• Trade in services: The RCEP establishes rules for the supply of services including obligations to provide access to foreign service suppliers (market access), to treat local and foreign suppliers equally (national treatment), and to treat foreign suppliers at least as well as suppliers of any other non-RCEP country (most-favored nation (MFN) treatment). There is, however, some complexity in the scheduling of specific commitments for services (similar to the trade in goods tariff schedules mentioned above). For instance, Cambodia, China, Laos, Myanmar, New Zealand, the Philippines, Thailand, and Vietnam adopt a positive list approach to the scheduling of specific services commitments. However, these countries must transition to the negative list approach, where market access is open to foreign services suppliers, unless exceptions have been applied, within six years after entry into force of the RCEP. In contrast, Australia, Brunei, Indonesia, Japan, Korea, Malaysia, and Singapore adopt the negative list approach for services liberalization immediately.

    At least 65% of services sectors will be fully open with increased foreign shareholding limits including professional services, telecommunications, financial services, computer and related services, distribution, and logistics services. The RCEP will also include a "ratchet-mechanism" whereby future unilateral liberalization for selected sectors is locked in, allowing for the reduction of barriers to services and investment trade over time.

  • Investment: The RCEP's investment provisions cover core investment protections including rules requiring payment of compensation where an investment is expropriated, fair and equitable treatment, compensation for losses due to conflict and civil strife, and free transfer of investment-related capital. The RCEP also includes commitments to prohibit performance requirements on investors as conditions for entering, expanding or operating in RCEP parties. However, the RCEP does not provide for investor-state dispute settlement (ISDS) but includes a built-in work program, which will commence no later than two years after the Agreement's entry into force. This work program must be concluded within the following three years to consider whether to amend RCEP to include ISDS. Any change would require the consent of all RCEP parties.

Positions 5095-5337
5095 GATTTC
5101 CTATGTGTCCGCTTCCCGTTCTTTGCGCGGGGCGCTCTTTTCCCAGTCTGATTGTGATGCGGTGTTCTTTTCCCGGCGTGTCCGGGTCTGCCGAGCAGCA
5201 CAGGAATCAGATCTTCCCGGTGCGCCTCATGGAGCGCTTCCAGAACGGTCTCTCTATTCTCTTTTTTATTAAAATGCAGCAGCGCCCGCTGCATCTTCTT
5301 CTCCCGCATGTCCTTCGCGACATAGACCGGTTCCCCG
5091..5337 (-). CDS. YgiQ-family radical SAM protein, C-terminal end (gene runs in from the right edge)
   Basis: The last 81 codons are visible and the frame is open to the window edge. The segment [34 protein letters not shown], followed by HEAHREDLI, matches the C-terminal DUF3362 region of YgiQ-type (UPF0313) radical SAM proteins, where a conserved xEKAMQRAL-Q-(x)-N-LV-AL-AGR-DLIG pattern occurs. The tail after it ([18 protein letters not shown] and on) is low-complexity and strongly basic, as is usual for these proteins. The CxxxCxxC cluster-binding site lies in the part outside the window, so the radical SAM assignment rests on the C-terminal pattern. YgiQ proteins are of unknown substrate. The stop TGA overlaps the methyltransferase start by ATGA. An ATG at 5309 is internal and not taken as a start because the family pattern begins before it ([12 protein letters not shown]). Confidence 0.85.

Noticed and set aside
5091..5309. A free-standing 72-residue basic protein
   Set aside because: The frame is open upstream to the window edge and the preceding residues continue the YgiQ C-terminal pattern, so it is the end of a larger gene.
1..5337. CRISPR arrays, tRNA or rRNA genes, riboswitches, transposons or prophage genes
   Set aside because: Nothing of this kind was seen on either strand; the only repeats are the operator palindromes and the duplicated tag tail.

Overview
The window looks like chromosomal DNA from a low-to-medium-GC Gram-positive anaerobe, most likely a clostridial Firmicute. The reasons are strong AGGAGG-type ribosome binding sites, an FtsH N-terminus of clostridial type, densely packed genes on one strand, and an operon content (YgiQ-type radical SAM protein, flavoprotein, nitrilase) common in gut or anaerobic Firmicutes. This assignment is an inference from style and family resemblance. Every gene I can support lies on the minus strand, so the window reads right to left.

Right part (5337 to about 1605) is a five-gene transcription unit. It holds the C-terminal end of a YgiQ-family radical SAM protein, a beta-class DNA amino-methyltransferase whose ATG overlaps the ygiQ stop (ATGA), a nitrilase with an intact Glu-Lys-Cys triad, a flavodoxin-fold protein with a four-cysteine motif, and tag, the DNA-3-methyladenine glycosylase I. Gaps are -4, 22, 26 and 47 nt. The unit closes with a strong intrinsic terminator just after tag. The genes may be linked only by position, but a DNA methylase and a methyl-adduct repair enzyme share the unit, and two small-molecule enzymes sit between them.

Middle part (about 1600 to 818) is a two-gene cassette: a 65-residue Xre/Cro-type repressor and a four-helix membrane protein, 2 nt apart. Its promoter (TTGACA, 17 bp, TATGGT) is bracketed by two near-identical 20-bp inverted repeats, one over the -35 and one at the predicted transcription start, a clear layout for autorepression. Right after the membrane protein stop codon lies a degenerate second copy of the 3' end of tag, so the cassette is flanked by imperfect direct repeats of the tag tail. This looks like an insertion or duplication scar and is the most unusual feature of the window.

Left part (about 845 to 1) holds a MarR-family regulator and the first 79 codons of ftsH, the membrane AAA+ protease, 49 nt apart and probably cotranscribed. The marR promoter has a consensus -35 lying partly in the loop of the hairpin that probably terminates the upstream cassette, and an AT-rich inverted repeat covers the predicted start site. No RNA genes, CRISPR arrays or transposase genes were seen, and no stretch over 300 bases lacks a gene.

• Electronic commerce: The RCEP covers commitments on cross border data flows and provides for a more conducive digital trade environment. It also limits the scope for government to impose restrictions including requirements to localize data. There are also provisions concerning the digitalization of trade documentation and the use of electronic signatures and electronic authentication to facilitate cross-border trade. These provisions expand existing rules under the ASEAN-Australia-New Zealand FTA (AANZFTA) as well as other bilateral FTAs. The inclusion of these e-commerce obligations will modernize the trading relationship among RCEP parties, particularly those not party to the CPTPP.
  • Intellectual property (IP): The RCEP will raise standards of IP protection and enforcement including non-traditional trademarks such as sound marks and a wide range of industrial designs. RCEP parties, which have not done so already, commit to accede to IP treaties that will enable companies to file a single patent or trademark application instead of having to file individual applications in each country. RCEP's outcomes on geographical indications (GIs) take the approach secured under the CPTPP whereby all parties must adopt or maintain transparency obligations and due process with respect to a regime provided for the protection of GIs. This includes considering whether a term is a commonly used descriptive term in that market, and providing procedures to oppose and cancel GIs.
  • Government procurement: The RCEP is the first trade agreement where a number of individual parties as well as ASEAN as a whole have included rules on government procurement. The parties commit to publish laws, regulations and procedures regarding government procurement, while cooperation provisions set out a mechanism to facilitate consultation and exchange of information on government procurement matters. While the CPTPP contains more ambitious government procurement commitments, the RCEP marks the first time that major ASEAN countries such as Indonesia, Thailand, and the Philippines commit to improved transparency and cooperation on central government procurement.


India's withdrawal

Originally, 16 RCEP member countries, including India, launched the first round of RCEP negotiations in November 2012 and announced the substantive conclusion of negotiations in November 2019 after 31 negotiating rounds. India announced at the final negotiating round that it would abandon the RCEP until its outstanding concerns are resolved. A key area of contention was India's unwillingness to agree to the same level of market access commitments, fearing that vulnerable sectors in India would suffer and find themselves unable to compete with more advanced and efficient producers in other RCEP member countries like China, Australia and New Zealand. India also raised concern over the threat of circumvention of rules of origin due to tariff differentials between RCEP parties, asserting that this could lead to a serious influx of agricultural and industrial imports and compound India's already large and growing trade deficit with China.